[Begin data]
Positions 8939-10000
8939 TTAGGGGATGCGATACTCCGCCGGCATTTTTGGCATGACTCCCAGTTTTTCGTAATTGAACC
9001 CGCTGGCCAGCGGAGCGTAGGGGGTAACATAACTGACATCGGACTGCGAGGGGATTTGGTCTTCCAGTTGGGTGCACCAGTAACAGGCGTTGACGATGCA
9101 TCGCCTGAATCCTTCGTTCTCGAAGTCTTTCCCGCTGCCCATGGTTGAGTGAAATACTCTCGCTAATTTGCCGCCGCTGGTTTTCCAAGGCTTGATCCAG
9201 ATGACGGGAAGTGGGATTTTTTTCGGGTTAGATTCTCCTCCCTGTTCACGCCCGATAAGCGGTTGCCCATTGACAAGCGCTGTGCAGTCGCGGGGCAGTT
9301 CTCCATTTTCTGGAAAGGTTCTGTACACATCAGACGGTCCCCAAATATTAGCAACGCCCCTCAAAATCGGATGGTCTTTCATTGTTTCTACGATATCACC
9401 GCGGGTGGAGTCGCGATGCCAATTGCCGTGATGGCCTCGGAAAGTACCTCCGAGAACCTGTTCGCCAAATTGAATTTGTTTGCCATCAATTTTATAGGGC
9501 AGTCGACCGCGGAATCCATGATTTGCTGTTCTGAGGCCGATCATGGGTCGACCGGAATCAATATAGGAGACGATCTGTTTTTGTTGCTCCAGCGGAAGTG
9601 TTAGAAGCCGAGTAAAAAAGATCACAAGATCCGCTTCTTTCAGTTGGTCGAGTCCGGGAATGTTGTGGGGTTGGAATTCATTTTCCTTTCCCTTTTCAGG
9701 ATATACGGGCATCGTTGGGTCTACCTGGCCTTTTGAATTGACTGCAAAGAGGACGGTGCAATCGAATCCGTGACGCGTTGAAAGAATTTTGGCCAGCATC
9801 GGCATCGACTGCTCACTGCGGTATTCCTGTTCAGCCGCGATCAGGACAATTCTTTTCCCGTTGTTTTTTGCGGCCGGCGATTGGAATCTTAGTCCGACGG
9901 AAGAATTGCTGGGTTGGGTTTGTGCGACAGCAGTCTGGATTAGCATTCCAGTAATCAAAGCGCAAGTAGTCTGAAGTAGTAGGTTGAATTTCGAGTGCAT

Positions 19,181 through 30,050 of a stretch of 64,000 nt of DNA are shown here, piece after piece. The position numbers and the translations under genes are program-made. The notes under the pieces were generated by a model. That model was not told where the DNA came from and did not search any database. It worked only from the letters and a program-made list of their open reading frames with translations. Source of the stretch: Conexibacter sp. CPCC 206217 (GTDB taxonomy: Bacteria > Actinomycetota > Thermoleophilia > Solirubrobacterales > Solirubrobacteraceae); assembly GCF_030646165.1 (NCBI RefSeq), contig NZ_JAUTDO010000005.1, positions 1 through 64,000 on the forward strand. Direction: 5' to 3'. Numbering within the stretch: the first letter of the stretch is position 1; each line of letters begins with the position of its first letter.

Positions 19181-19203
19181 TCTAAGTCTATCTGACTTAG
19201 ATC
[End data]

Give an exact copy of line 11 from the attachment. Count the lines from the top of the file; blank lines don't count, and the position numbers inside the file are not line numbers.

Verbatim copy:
9801 GGCATCGACTGCTCACTGCGGTATTCCTGTTCAGCCGCGATCAGGACAATTCTTTTCCCGTTGTTTTTTGCGGCCGGCGATTGGAATCTTAGTCCGACGG